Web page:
Sometimes when a loved one dies, the family disperses their belongings, not because of greed but so that there’s something tangible to remember them by.
I received the afghan when my grandfather passed away last month.
It’s been in the family since I can remember and even before that.
The crocheted blanket can be seen in numerous family photos, ones of me holding my brand new baby cousins, photos of me and my mom hugging side by side on the couch, posing for the camera with wide smiles.
It sat on the back of my grandmother’s couch waiting to be needed. It comforted the sick, warmed the cold and snuggled the weary.
It hugged my grandfather at night in the nursing home when no one was there to comfort him.
It’s been laundered over and over but still holds its true colors, dark blue, blue, light blue and white.
For more than thirty years it has provided a warm embrace and has eased the distraught.
The afghan now sits on the back of my couch waiting to bring happiness and relief to yet another generation.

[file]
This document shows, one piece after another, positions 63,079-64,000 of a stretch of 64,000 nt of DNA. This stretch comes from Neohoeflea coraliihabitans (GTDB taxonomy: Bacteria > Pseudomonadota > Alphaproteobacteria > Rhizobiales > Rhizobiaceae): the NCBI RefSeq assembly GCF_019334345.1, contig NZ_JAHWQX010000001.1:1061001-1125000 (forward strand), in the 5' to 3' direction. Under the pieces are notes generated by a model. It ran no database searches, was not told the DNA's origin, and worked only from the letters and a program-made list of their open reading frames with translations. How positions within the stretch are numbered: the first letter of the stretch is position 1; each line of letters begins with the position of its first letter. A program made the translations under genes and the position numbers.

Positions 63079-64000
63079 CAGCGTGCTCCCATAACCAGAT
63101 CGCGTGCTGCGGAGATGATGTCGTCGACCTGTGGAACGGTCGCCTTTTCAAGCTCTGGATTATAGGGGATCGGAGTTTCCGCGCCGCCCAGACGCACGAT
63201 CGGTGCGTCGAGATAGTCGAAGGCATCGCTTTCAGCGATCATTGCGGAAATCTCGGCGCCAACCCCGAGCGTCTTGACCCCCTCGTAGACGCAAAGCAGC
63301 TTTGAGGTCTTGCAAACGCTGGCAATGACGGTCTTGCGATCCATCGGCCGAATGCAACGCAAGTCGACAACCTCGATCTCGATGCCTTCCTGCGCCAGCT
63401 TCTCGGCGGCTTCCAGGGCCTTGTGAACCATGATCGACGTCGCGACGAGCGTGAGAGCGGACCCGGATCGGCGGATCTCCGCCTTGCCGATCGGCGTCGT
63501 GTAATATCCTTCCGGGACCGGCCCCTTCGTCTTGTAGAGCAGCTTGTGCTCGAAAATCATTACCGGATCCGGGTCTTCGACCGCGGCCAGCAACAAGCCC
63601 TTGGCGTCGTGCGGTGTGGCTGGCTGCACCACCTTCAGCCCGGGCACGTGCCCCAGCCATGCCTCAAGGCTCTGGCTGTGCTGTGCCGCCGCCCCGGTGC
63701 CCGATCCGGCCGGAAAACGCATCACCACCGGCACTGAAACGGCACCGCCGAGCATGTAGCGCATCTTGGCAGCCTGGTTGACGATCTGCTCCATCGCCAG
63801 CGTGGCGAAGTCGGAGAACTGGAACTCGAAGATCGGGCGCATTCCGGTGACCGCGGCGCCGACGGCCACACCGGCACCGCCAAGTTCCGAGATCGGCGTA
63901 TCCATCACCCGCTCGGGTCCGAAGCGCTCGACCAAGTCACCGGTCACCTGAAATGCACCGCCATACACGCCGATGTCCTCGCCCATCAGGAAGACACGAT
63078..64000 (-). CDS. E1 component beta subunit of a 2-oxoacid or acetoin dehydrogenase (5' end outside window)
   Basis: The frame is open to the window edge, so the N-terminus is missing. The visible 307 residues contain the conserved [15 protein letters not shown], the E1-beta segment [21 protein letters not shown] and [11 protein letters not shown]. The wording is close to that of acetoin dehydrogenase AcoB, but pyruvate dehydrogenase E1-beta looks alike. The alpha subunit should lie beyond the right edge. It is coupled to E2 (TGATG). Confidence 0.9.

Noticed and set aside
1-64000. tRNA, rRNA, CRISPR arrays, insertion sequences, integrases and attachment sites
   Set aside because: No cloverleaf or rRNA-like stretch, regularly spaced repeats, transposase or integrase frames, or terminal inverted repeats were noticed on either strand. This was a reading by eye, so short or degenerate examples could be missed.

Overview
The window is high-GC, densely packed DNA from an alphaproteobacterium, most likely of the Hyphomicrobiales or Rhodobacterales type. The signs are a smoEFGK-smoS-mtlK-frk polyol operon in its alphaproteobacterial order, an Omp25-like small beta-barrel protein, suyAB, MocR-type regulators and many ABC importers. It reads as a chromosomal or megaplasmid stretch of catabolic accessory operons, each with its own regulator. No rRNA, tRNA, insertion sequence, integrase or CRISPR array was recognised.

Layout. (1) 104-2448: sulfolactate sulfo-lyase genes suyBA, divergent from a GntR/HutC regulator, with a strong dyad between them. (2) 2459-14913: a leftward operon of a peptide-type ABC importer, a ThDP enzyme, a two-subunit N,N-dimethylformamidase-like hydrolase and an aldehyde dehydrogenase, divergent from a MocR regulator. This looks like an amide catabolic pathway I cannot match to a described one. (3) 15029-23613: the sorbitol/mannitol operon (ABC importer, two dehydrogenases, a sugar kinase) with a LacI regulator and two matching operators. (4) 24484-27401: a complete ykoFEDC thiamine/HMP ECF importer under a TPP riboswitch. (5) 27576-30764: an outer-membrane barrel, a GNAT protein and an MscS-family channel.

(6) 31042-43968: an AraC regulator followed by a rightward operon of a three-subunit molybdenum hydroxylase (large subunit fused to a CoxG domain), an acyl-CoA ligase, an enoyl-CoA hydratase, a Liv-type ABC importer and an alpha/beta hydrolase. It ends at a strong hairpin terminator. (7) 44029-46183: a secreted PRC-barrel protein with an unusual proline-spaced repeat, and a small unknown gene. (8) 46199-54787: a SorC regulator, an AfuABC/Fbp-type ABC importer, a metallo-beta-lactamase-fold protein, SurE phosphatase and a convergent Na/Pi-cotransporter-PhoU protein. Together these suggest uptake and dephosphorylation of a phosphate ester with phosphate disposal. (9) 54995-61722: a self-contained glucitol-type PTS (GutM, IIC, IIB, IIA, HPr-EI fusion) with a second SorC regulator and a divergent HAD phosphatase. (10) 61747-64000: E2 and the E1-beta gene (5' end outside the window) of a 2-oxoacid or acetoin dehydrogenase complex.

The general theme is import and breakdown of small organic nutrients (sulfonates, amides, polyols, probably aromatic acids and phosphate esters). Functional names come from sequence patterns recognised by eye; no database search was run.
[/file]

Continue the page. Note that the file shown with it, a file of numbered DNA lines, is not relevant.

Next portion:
As I type, It’s covering over Ethan who is enjoying one of the hermit bars I made today.
You can never go wrong with butter and brown sugar.
Spices add a wonderfully strong aroma to the flour.
You can’t have Hermit Bars without raisins and molasses.
After the dough is chilled for about a half hour, it is shaped into logs and placed on parchment paper.
It will spread in the 375F oven. Once cooled, it is cut with a serrated knife into bars.
Deliciously warm gingerbread-like bars.
- 2 cups plus 2 Tbs. all-purpose flour
- 2 tsp baking soda
- 2 tsp ground ginger
- 1 3/4 tsp ground cinnamon
- 3/4 tsp ground cloves (I used allspice)
- 1/4 tsp salt
- 1/2 cup (1 stick) butter, softened
- 1 cup loosely packed brown sugar
- 1 egg
- 1/4 cup unsulfured molasses
- 3/4 cup raisins
Preheat oven to 375F. Line a baking sheet with parchment. Sift flour, baking soda, ginger, cinnamon, cloves and salt in a medium sized bowl.
With an electric mixer, cream butter and sugar until light and fluffy, about 2 minutes. Add egg, beat until combined. Add molasses, beat until combined, scraping down sides of the bowl. Add the flour mixture and raisins and beat on low speed for about a minute, until dough comes together. Cover and chill for 30 minutes.
Divide dough into two equal pieces and shape each into a 12 inch log placed 3 inches apart on the parchment lined baking sheet.
Bake until golden brown and still soft to the touch, about 20-22 minutes. Transfer to wire racks and let cool before cutting into bars.
They keep extremely well, hence the name. The rich spicy flavors improve a day or two after baking.